NAFTA ministers meet to work on possible deal, focus on autos

WASHINGTON/OTTAWA, April 6 (Reuters) - Top U.S., Mexican and Canadian trade officials will meet on Friday to discuss prospects for a deal to update NAFTA amid pressure from Washington to strike a quick agreement despite several unresolved issues.

No time limit has been set for the Washington talks between U.S. Trade Representative Robert Lighthizer, Mexican Economy Minister Ildefonso Guajardo and Canadian Foreign Minister Chrystia Freeland, a Canadian government source said. The three were scheduled to start talks at 10 am EST (1400 GMT).

Lighthizer, citing the need to avoid clashing with a Mexican presidential election on July 1, says he wants a deal in principle to update the North American Free Trade Agreement.

U.S President Donald Trump, who has repeatedly threatened to walk away from NAFTA, on Thursday said the three nations should have something to announce fairly soon.

"An agreement in the next few days is difficult to see, but a quick result can't be ruled out either," Mexican Foreign Minister Luis Videgaray told broadcaster Televisa on Friday.

Mexican and Canadian officials say some kind of an announcement could be made at a regional summit in Lima, Peru at the end of next week.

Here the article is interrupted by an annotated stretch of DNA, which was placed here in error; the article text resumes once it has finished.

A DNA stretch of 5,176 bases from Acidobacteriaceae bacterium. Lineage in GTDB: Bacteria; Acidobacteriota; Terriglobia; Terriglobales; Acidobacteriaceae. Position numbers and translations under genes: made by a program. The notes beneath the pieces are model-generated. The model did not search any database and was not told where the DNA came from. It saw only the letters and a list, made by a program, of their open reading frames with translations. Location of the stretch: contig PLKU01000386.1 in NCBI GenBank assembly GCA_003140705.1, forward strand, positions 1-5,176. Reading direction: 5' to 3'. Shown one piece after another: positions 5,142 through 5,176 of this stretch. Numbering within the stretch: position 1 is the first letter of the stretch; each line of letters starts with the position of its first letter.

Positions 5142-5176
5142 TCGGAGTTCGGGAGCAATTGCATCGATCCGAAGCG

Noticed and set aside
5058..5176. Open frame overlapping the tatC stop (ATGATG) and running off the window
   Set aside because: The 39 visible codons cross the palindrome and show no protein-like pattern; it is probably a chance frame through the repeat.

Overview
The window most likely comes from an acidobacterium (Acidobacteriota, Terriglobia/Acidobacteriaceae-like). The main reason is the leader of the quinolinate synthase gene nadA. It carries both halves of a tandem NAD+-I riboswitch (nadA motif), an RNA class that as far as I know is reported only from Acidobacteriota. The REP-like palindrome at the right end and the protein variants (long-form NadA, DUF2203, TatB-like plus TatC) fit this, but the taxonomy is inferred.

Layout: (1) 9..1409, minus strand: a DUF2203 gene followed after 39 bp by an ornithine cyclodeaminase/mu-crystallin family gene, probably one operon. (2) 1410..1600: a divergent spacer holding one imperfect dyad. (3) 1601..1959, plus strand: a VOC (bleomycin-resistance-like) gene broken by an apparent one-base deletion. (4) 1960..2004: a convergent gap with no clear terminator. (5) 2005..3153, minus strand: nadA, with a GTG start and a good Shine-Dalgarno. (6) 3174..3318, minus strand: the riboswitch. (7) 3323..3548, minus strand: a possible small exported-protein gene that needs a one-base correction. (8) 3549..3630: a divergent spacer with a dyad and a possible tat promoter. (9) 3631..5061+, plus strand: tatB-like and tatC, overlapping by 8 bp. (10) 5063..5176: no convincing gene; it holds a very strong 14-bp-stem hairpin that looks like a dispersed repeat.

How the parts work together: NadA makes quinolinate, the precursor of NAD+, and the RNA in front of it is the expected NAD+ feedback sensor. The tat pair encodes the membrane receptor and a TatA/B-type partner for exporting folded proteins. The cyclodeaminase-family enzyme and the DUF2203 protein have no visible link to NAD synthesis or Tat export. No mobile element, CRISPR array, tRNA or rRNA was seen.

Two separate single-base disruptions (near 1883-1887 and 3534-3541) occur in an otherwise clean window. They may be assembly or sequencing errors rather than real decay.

Unveiling the outlines of a deal would allow leaders to claim a political victory while leaving officials to work out the precise details in the months to come.

Yet major challenges remain, including a U.S. demand that the North American content of vehicles made in NAFTA nations be increased to 85 percent from 62.5 percent.

A Mexican source said U.S. negotiators had shown "some flexibility" on the so-called rules of origin issue, adding that the three nations were now looking at alternatives.

Insiders though say the question of automotive content has to be nailed down now.

"We are dealing in black and white. You can't leave things gray," said one source with direct knowledge of the talks, citing the huge complexity of the industry.

"The last thing you want to do is to be making something that isn't compliant and to be told in an audit 'You're not NAFTA compliant and you owe duties'," said the source, who requested anonymity given the sensitivity of the situation.

Canada's chief negotiator last week said there were still major differences over government procurement and dispute resolution.

A dispute between Washington and Mexico City over Trump's plan to send National Guard troops to the border is also hanging over the talks. Mexico's president on Thursday rebuked Trump. (Additional reporting by Lizbeth Diaz in Mexico City Editing by Susan Thomas)